R/V Petrel Explores Wreck of USS Ward; Fired First American Shot of WWII

On December 1, 2017, the expedition crew of Paul Allen’s Research Vessel (R/V) Petrel sent its Remotely Operated Vehicle (ROV) to explore and document the remains of the USS Ward.

The USS Ward, a Wickes-class destroyer serving the U.S. Navy, had been patrolling the Pearl Harbor entrance on the morning of December 7, 1941, when the Officer-of-the-Deck spotted an 80-foot-long, midget submarine, trailing the USS Antares into the harbor. The USS Ward accelerated to bear down on the submarine. Just three minutes after first sight of the submarine, the USS Ward fired the first American shot in World War II.

“We have attacked, fired upon, and dropped depth charges on a [Japanese] submarine operating in defensive sea areas,” Lieutenant William Outerbridge reported briskly into the dispatch to the Commandant of the Fourteenth Naval District in Pearl Harbor.

It was 6:45 a.m. on Sunday, December 7, 1941 – “A date which will live in infamy.

The second shot successfully struck and sank the Japanese midget submarine. It was a small win, among thousands lost on a tragic day for the U.S.

Many of the brave crew members of the USS Ward remained on board the ship to serve throughout World War II.

On December 7, 1944, three years to the day of the Pearl Harbor attack, the USS Ward was lost after being struck by a kamikaze. She had been patrolling Ormoc Bay, Leyte serving as a high-speed transport for troops. A direct hit to her hull caused fires that could not be contained, and the crew was ordered to abandon ship. The USS Ward was sunk by gunfire from the USS O’Brien, whose commanding officer, LT William Outerbridge, had been in command of the Ward during her action off Pearl Harbor three years earlier.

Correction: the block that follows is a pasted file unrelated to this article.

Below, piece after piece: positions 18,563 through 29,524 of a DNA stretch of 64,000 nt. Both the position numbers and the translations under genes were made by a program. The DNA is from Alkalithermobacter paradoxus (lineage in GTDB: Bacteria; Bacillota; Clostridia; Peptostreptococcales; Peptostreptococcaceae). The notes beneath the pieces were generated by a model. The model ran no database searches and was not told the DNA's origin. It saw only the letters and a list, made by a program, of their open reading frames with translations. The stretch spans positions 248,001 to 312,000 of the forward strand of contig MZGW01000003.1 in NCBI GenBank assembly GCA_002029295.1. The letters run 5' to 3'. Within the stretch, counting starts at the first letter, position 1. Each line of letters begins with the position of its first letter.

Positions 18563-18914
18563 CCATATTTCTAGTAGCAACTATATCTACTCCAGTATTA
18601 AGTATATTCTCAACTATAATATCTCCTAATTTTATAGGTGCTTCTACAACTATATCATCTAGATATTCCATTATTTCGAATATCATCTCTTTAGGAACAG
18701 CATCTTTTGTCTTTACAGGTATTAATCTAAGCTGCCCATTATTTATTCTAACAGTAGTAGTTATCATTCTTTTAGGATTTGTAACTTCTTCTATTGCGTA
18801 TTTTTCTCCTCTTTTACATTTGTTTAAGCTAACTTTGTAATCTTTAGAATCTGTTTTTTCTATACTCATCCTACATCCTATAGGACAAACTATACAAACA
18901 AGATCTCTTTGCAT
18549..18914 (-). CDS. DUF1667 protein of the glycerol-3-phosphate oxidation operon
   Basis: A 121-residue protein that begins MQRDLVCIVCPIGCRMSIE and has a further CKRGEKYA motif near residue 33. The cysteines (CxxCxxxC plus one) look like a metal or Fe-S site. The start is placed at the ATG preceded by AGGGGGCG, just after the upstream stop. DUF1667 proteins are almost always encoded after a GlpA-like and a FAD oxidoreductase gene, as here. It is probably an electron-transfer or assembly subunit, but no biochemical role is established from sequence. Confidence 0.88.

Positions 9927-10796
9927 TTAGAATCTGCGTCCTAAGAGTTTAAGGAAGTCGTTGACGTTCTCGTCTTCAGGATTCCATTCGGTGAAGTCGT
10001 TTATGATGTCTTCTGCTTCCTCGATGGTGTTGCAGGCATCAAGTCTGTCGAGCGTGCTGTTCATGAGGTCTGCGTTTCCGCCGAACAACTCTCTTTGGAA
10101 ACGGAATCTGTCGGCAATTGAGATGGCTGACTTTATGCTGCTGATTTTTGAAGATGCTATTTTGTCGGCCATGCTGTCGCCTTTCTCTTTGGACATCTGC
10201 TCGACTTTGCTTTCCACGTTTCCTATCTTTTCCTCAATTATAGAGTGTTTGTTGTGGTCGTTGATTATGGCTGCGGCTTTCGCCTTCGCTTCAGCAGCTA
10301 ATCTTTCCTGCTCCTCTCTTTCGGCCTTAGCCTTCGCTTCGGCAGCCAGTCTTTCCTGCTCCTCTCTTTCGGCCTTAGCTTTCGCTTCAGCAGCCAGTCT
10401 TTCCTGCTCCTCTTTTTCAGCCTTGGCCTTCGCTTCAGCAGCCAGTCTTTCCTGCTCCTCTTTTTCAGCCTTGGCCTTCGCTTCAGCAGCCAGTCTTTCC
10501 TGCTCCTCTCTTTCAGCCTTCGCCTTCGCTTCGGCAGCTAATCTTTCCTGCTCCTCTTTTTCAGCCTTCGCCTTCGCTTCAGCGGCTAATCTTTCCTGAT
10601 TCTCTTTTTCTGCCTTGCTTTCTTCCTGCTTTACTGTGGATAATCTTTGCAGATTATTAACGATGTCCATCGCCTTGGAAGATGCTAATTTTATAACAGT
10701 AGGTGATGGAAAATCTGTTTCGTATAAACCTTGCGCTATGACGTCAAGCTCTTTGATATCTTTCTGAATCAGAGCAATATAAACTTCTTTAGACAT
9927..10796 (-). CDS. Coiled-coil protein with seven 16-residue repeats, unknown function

While the wreck rests at the bottom of Ormoc Bay, the USS Ward’s historical significance will not be forgotten. It has been 76 years since she fired that first shot, and in memory of the thousands of people lost in the attack on Pearl Harbor, the USS Ward can be honored once more.

For media information and assets on the USS Ward expedition, click here >>

R/V Petrel is a 250-foot research and exploration vessel purchased in 2016 by Mr. Allen. R/V Petrel’s advanced underwater equipment and technology makes it one of the few ships in the world capable of exploring to 6,000 meters deep (more than 3.5 miles). Following a 2017 retrofit, R/V Petrel and its crew use state-of-the-art underwater technology for deep-sea search and exploration expeditions.

“The Petrel and its capabilities, the technology it has and the research we’ve done, are the culmination of years of dedication and hard work,” said Robert Kraft, director of subsea operations for Mr. Allen. “We’ve assembled and integrated this technology, assets and unique capability into an operating platform which is now one among very few on the planet.”

Allen-led expeditions have also resulted in the discovery of the USS Indianapolis (August 2017), Japanese battleship Musashi (March 2015) and the Italian WWII destroyer Artigliere (March 2017). His team was also responsible for retrieving and restoring the ship’s bell from the HMS Hood for presentation to the British Navy in honor of its heroic service. Mr. Allen’s expedition team and R/V Petrel are dedicated to continuing exploration, marine archaeology and oceanographic research.

On Pearl Harbor Day, Paul Allen and the expedition crew aboard the R/V Petrel are honoring the USS Ward, its crew members and those lost in the attack at Pearl Harbor. His continuing expeditions honor all who served our country and contributed to our history.

USS Ward - U.S Navy Photo
Multibeam sonar image of USS Ward wreckage
USS Ward Bow
USS Ward wheelhouse
China on the USS Ward wreck
A gun on the deck of the USS Ward